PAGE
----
The Trump administration on Wednesday asked Congress for an additional $4.5 billion in emergency funds for the U.S.–Mexico border as the administration contends with a surge of Central American migrant families, with the bulk of the money for shelter and care.
The number of families and children arriving alone at the border is outpacing the number of single adults, and their needs are very different. The U.S. is on track to have as many as 1 million crossing this year, the highest since the early 2000s, when mostly single men from Mexico crossed and were easily returned. Border stations were not constructed to handle such a large volume of children and families, and they have been pushed to the breaking point.
Customs and Border Protection on Tuesday encountered its largest group to date: 424 people in rural New Mexico comprised mostly of children and families.
But getting Democrats and Republicans to agree on the matter has been a challenge, partly because of President Donald Trump’s hardline rhetoric on immigration and his political pledges on border security. It’s not clear whether Congress will approve such a request, especially because it comes on the heels of the longest government shutdown in history over Trump’s demand for border wall funding and his subsequent national emergency declaration, which skirted Congress altogether to seek the funding elsewhere.
This money, though, would not be used for border barriers, according to senior administration officials who spoke to reporters on condition of anonymity. It would be used to address urgent humanitarian needs, they said, and the money is needed urgently. They insisted the funds were different from what Trump seeks to make available through the national emergency declaration.
House Appropriations Committee Chairwoman Nita Lowey, a New York Democrat, said Trump’s administration had contributed to the crisis on the border and her committee would be taking a thorough look at the request.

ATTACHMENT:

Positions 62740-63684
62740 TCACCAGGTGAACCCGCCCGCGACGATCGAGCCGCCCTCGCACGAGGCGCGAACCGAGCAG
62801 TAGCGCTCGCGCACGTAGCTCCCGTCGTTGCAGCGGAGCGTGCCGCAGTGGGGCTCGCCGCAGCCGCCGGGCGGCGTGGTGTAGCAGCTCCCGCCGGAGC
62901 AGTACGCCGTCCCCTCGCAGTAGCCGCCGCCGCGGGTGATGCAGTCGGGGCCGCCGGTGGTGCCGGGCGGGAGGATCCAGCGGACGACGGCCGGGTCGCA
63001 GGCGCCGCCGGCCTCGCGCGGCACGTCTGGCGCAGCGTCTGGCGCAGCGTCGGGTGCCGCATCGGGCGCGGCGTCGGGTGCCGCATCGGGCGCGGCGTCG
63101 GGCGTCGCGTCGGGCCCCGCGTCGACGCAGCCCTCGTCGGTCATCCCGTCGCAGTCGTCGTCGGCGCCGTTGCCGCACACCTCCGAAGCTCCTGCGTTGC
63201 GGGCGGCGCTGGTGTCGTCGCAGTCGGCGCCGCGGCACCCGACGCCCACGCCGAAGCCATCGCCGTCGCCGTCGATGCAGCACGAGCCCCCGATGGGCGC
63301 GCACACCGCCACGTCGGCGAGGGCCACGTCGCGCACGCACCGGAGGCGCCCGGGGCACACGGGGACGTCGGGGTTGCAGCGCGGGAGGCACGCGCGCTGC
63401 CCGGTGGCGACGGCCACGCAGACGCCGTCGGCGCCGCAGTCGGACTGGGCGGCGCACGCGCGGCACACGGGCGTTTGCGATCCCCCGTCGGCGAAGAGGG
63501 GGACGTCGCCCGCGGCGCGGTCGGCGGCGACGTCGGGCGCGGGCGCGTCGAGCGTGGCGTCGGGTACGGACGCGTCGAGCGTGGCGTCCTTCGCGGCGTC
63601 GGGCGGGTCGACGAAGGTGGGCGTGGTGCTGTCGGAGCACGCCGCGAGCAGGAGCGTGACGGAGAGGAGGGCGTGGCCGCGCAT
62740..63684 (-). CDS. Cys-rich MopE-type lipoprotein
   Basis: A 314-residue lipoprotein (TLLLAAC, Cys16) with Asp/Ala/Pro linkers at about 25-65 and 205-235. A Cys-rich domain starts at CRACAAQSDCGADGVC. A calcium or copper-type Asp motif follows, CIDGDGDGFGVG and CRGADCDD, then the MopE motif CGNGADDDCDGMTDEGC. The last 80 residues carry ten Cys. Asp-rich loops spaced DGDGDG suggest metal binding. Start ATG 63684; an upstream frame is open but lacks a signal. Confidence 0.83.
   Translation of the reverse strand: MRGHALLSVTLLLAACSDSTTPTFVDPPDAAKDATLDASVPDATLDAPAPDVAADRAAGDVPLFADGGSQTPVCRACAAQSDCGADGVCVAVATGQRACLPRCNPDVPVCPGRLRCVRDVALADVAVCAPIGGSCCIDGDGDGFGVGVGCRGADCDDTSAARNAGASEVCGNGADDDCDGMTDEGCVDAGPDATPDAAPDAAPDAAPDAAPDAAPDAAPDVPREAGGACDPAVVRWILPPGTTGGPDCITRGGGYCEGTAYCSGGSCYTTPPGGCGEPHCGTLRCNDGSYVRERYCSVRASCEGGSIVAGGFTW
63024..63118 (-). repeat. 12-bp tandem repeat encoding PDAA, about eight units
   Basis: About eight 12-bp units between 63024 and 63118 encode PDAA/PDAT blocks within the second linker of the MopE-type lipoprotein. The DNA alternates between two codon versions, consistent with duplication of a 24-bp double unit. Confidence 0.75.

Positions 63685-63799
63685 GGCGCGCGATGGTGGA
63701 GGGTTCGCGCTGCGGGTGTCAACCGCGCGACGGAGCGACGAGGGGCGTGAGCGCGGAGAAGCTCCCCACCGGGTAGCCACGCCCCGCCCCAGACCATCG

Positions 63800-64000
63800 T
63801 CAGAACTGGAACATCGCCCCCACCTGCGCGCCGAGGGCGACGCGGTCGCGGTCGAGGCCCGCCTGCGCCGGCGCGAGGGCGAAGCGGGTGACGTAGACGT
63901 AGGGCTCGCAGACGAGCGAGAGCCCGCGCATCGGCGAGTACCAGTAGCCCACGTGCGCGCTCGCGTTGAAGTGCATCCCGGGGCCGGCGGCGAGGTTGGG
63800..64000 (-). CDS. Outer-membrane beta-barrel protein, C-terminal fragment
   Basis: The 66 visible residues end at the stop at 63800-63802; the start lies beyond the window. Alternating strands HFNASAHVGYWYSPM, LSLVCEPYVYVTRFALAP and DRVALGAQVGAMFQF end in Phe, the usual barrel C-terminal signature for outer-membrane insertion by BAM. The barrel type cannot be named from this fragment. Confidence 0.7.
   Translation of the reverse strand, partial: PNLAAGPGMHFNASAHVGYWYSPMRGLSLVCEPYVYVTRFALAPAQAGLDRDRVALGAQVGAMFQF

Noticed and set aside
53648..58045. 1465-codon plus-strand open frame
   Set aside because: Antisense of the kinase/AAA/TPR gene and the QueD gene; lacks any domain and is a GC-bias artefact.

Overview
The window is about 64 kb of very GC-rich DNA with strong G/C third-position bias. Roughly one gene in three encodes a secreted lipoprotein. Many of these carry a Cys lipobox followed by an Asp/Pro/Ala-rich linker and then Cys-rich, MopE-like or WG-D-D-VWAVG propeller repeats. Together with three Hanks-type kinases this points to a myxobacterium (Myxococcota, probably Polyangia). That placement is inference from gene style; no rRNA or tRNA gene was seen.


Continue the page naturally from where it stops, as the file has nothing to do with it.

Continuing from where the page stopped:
“As a country, we must do more to meet the needs of migrants — especially children and families — who are arriving in increasing numbers,” she said. “However, the Trump administration appears to want much of this $4.5 billion emergency supplemental request to double down on cruel and ill-conceived policies.”
The White House wants $3.3 billion to increase shelter capacity for unaccompanied migrant children and the feeding and care of families, plus transportation and processing centers.
An additional $1.1 billion would go toward operational support, including personnel expenses, detention beds, transportation and investigative work on smuggling. And the final $178 million would be used for mission support, including technology upgrades and pay adjustments.
“DHS projects it will exhaust resources well before the end of the fiscal year,” reads the formal request letter to Congress, which was obtained by the AP. “Without additional resources, the safety and well-being of law enforcement personnel and migrants are at substantial risk.”
It also says the Department of Health and Human Services — which manages the care of migrant children who arrive alone or who are separated from their parents by DHS under certain circumstances — will exhaust its resources by June. The funding request includes $2.8 billion to increase shelter capacity to about 23,600 total beds for unaccompanied children.
U.S. Customs and Border Protection encountered 50,036 unaccompanied children during the last budget year, and so far this budget year there have been 35,898 children. Their average length of stay in a government shelter is 66 days, up from 59 during fiscal year 2018 and 40 in 2016’s fiscal year.
Acting Homeland Security Secretary Kevin McAleenan said Tuesday before a House subcommittee that his department was running out of money amid the spike in migrants crossing the southern border and he said there would be a supplemental request, but didn’t give a number. McAleenan said the money would be used for temporary and semi-permanent facilities to process families and children and also to increase detention.
In a letter to House Speaker Nancy Pelosi, Russell Vought, deputy director of the Office of Management and Budget, said the crisis was overwhelming the ability of the federal government to respond.
“The situation becomes more dire every day,” he wrote.